The artist-researcher Benjamin Pothier, after having explored the Atacama desert for a Mars Analog expedition and participated in a Space Art performance, attended recently a training for scientist-astronaut candidates in Connecticut. Here is the story.
Groton (Connecticut), correspondence (text and photos):
I left Jason Reimuller and Chris Lundeen, respectively Director and Coordinator of PoSSUM, a training program for astronaut-oriented citizen science, in Santiago de Chile nearly a year ago, where we scaled the highest active volcano in the world during a “Mars analog” expedition in the desert of Atacama. So it is not without certain emotion that I met them again on the morning of April 13 in Connecticut, United States, at the Survival Systems facility, to observe a space flight training for astronaut candidates.
I also found Casey Stedman, an astronaut candidate with whom I had already shared an adventure in the Atacama. After much catching up, American coffee and a few donuts, in an atmosphere of small American city that would not deny the scriptwriters of Twin Peaks and which did not leave us during our stay (like the saxophonist disguised as Santa Claus who delivered a musical birthday greeting to one of the waitresses at the restaurant at the small airport in Groton), I discover, little by little, the rest of the “class” of this academic program to be out of the ordinary.
Science, not fiction
The courses are heterogeneous, with the differences of age and nationality, the program has parity as well as the representation of the LGBTQ Community: The program Possum keeps its promises to form a future generation of commercial astronauts and scientists. A vision of the future of space exploration that is open and inclusive that would not renounce Eugene Wesley Roddenberry, legendary screenwriter of Star Trek.
The only difference being that it is not science fiction, but true science, in the sense that this is scientific accessibility to the general public which covers a near complete preparation for the astronaut profession. If such initiatives now appear, it is certain that the space sector is back in full expansion.
I am here as an astronautics advisor accompanying a film team shooting an international documentary, and we are going to attend a world premiere that reflects this new “Space Race”. The PoSSUM astronaut candidates have just spent two weeks in open sea and in the Survival Sytems dunker facilities to perform different training and emergency water landing preparations.
This morning, the side of the Survival Systems training pool is occupied by a replica of the NASA Orion capsule…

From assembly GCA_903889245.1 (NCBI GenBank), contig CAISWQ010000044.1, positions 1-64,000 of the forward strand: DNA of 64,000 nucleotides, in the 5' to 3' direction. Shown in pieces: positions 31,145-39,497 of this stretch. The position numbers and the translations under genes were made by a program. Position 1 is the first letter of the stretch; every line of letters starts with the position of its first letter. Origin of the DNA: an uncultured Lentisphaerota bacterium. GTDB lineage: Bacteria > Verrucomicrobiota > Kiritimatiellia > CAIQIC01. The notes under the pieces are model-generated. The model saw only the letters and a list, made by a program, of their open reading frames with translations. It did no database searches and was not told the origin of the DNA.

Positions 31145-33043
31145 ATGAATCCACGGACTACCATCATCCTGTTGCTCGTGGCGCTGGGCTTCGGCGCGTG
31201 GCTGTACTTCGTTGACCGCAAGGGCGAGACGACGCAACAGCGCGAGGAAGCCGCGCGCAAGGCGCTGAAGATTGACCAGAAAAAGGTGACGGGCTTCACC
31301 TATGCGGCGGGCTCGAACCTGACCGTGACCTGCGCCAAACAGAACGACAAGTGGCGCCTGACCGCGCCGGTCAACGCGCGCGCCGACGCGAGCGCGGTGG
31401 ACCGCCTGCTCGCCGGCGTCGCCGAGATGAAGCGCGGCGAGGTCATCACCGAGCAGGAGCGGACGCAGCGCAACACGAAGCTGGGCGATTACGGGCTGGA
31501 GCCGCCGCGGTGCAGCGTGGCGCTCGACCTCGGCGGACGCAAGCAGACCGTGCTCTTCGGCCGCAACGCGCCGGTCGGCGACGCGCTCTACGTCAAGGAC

The astronaut candidates are training in an emergency evacuation of this capsule, which is intended to send men and women to the Moon and Mars in the next few years. And they are going to do this while testing a commercial spacesuit developed by Final Frontier Design.
It is difficult to describe the intensity of the days which will follow… There is first the professionalism of the candidates and the team which oversees the training, the thoroughness Ted Southern’s, the CEO and co-designer of Final Frontier Design, gestures as he adjusts the spacesuits before each test and drive… while asking me politely not to photograph the interior of combinations to proprietary reasons.
Then there is Ken Trujillo, this space exploration veteran, former flight instructor on many of the missions of the U.S. space shuttle and his Zen master smile, his unwavering calm. He who has also prepared ISS Extra Vehicular exercises and participated in open sea crash training for a whole generation of astronauts, shall ensure the smooth flow of PoSSUM tests.
The tension is palpable before the start of each test, as the team climbs into the capsule, before that imposing articulated arm does not drop off above the swimming pool. The only difference with the tests of the Golden Age and that of space conquest being—without a doubt—the forest of smartphones brought by the end of each arm before each test…
What I remember and take from this hyper competitive environment, is the support of the other candidates at the edge of the swimming pool each time that one of their peers, dressed in their space suit, tries more or less to prevent themselves from drowning while moving to the life raft (rescue boat) … with the sole support of water wings, two inflatable buoys located under the shoulders and inflated to maintain their heads out of the water…
A cooperative vision of the future of the space exploration that forces one to reflect on the ability of the human species to evolve in response to the very real environmental problems that threaten us on earth, and that these scientist-astronaut candidates may soon have the opportunity to study from space.
See the previous columns of Benjamin Pothier for Makery